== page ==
Monday, July 17, 2006

Size isn't everything

I was reading an interesting post from the E-Learning Queen this afternoon and it (as with other engaging reads) got me this case, thinking about the relative merits of size when planning learning content.

Back in my days in the big green machine, lessons and learning objectives were kept pretty manageable. Of course, they had to be...consider the sheer volume of information, for example, that someone on Basic Training has to contend with? So it stands to reason that you have to keep the content focused, with clear and simple objectives...the soldier can then truly learn in a near-continuous fashion and keep up with the cultural transformation they must undergo when they sign on to serve.

So we leap forward to the challenge of corporate e-learning. Barbara Daley has discussed the complexities of blending learning, context and corporate practice. But for me the issue remains "how much"? As in "how much" do we want/need them to learn? More importantly, is the learner actually involved in that decision somehow? Both Daley and the late Cyril O. Houle observed that corporate learning programs (notably Professional Development) were poorly planned and implemented...and 'ignoring the learner' is, in my experience, high on the list of mistakes that organizations make when considering learning.

So where does that leave the learning planner or curriculum designer? Well, if they take a page from the thinkings of Wayne Hodgins, they might feel a little less confused. At the ELEARN conference in Vancouver, he spoke about the Learning particular, the importance of learning in context and in time. That concept also got me thinking.

"If learning is supposed to be timely...or even 'right now', then you have to think small. Make the learning objective focused and simple and straightforward."

Its all well and good to develop these rich, complex and involved learning programs, but unless we really think hard about how to make those valuable little morsels of learning available to the learner when they need them, we do the learner yet another disservice.

Of course, that statement leads to the inevitable "how small is small?" discussion. But that's for another blog entry.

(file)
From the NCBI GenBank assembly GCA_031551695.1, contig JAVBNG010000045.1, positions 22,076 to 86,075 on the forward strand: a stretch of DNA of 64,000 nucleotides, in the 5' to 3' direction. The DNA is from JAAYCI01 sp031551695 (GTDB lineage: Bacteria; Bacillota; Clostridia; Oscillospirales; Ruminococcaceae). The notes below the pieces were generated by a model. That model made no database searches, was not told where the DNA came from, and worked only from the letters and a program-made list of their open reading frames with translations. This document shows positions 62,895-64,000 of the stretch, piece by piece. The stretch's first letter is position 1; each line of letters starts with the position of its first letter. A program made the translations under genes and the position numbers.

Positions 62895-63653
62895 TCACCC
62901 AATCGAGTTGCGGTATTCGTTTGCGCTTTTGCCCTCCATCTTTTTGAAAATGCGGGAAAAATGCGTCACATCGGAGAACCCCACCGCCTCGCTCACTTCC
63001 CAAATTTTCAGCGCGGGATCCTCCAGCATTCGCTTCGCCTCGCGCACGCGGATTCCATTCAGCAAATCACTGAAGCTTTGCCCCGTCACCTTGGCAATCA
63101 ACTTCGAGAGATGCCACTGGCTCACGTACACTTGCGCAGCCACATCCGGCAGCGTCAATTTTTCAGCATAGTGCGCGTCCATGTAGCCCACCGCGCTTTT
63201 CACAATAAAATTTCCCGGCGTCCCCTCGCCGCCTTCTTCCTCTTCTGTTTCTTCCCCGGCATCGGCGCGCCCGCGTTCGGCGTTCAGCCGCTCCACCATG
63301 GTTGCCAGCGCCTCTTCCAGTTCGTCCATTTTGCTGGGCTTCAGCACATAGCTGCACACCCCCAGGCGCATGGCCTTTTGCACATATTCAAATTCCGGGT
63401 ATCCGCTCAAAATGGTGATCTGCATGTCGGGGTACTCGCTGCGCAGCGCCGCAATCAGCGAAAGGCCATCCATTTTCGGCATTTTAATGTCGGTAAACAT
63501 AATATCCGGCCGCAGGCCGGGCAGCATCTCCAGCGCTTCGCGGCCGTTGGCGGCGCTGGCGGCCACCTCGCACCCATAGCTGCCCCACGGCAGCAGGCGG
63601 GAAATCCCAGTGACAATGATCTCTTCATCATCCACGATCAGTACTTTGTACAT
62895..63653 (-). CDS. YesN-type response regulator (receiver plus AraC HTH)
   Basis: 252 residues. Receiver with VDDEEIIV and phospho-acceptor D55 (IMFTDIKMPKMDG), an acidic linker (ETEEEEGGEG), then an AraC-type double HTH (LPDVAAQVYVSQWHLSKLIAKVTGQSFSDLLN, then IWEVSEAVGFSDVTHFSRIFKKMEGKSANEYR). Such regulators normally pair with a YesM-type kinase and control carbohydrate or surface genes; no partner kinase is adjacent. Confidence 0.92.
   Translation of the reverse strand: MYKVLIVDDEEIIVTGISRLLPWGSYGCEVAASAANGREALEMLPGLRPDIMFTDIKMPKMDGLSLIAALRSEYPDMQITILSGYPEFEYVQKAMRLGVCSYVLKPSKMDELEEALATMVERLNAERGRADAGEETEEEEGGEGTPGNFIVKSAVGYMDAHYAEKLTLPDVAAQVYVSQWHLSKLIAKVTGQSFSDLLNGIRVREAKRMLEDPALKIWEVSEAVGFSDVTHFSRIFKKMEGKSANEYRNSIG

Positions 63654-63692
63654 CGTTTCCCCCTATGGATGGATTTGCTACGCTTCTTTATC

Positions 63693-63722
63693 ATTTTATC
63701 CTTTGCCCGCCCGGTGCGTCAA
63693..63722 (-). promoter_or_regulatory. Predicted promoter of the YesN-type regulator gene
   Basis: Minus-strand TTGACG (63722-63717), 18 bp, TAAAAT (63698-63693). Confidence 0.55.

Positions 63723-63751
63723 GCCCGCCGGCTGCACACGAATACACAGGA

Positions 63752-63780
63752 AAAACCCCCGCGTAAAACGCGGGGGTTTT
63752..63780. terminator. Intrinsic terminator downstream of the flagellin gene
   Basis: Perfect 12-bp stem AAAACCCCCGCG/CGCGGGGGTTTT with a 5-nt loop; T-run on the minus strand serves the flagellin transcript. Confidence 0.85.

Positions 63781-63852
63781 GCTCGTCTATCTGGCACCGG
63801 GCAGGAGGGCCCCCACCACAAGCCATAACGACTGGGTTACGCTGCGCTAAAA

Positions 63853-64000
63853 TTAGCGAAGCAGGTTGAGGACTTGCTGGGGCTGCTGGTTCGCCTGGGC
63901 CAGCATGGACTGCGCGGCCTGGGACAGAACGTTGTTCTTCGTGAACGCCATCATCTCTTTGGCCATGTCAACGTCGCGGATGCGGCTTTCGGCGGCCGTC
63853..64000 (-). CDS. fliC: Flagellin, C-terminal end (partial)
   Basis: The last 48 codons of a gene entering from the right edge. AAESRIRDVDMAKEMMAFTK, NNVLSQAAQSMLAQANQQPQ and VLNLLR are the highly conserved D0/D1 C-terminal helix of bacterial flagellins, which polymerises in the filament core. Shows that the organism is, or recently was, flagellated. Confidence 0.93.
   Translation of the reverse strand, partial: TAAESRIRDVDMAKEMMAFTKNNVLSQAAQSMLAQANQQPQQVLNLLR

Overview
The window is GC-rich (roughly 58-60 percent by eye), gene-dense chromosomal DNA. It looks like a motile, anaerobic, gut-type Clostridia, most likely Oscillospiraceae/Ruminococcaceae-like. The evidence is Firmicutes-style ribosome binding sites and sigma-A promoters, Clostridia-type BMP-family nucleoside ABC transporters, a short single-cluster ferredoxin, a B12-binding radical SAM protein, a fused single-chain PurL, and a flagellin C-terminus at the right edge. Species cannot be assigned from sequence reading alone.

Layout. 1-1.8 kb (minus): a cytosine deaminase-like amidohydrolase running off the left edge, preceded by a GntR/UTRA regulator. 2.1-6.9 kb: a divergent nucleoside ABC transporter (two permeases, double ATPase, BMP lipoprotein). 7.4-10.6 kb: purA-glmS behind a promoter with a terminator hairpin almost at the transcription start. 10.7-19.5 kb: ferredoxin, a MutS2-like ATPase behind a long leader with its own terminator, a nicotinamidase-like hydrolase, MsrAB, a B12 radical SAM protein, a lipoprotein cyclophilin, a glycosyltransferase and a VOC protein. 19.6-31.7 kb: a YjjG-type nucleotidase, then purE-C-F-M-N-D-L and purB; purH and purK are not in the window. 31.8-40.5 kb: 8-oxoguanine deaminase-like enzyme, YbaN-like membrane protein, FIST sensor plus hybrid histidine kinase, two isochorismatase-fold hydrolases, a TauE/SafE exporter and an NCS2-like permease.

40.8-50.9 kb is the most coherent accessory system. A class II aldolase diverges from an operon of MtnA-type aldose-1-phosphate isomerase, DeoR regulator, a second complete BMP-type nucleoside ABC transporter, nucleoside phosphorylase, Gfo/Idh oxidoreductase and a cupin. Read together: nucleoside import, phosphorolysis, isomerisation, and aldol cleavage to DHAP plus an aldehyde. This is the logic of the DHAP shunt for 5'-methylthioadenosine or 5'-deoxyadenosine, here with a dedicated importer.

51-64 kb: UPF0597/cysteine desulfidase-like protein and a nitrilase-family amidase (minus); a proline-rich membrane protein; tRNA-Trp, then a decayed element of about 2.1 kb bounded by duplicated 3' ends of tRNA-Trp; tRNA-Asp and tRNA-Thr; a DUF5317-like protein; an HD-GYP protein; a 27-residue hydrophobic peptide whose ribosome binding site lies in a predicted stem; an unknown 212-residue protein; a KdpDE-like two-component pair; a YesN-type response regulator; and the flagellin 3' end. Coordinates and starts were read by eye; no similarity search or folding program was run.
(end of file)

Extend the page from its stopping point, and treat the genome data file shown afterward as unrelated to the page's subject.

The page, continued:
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Sunday, July 16, 2006

The Tao of "isms"

(cross posted in shorter form to my Personal Learning Landscape)

It has been an educational weekend, to say the least.

While I've taken the opportunity to start reading my texts for the upcoming pre-residency, I was doing so without the context of a specific assignment or deliverable. I was okay with that. I ignored my good little educator voice and forged ahead, if for no other reason but to get myself into that academic frame of mind.

Saturday AM: my official reading requirements and initial assignment arrived.

To say that I was, after reading the assignment, well in the throes of cognitive dissonance would be a significant understatement.

The initial assignment is daunting in its simplicity: 1000-1500 words (suitably composed following the APA style guide) on my assumptions about learners and learning, and how those assumptions are reflected in the readings. I will, apparently, receive constructive feedback on the submission and we'll revisit it as the residency progresses.

(Sidebar: Hmmm....academic writing. Pretty much diametrically opposed to the business writing I've been doing for the past 10+ years. Even the practicum for my Adult Training & Development Certificate was pretty business-like. The last real academic piece I submitted was probably the better part of 12-13 yrs ago, and I don't think that my treatise on Bismarck's role in 19th Century European/German history would have much value here.)

As with most things, some of the reading was straightforward enough and some of it was like reading Greek. I found myself barraged by a slew of "-isms", "-ologies" and theories and approaches as I valiantly waded through the first (of two) required chapters in my Perspectives on Research text. I haven't seen this much brain theory this side of a Psychotherapists Convention. Everywhere I looked, there was a new term to research, which led to more research and linking. I mean, there was an "-ism" and an "-ology" for almost everything! I was absolutely surrounded and about to be overwhelmed. I'm certain that if I hadn't left a mental trail of bread crumbs I'd be basting nicely inside someone's oven. Just to make things interesting I still had this paper staring me in the face with no discernable starting point. In fact, I felt more lost than when I started.

However, if I may mix my metahpors, there was a light at the end of the tunnel. No, it was not the oncoming train. We were required to download a study paper which dealt with learning and professional practice. About 4 paragraphs in, I was hooked. I finally saw the connections. Meaning was given to my learning/learner assumptions, and I actually saw a starting point for my assignment paper. Associated reference papers were sought, found, and saved for future reading.


The afternoon definitely went better than the morning. Yes, I still have to get through the research text, and I still have to re-read the first 2 chapters of Making Sense of Adult Learning but I feel a lot further ahead than I did yesterday morning.

I guess it illustrates one of the assumptions that I do make about learners: we need relevance and meaning in order for 'information' to become 'knowledge', and occasionally we need a push in the right direction.

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Translation: Holy crap, I might just have a chance at making this thing work!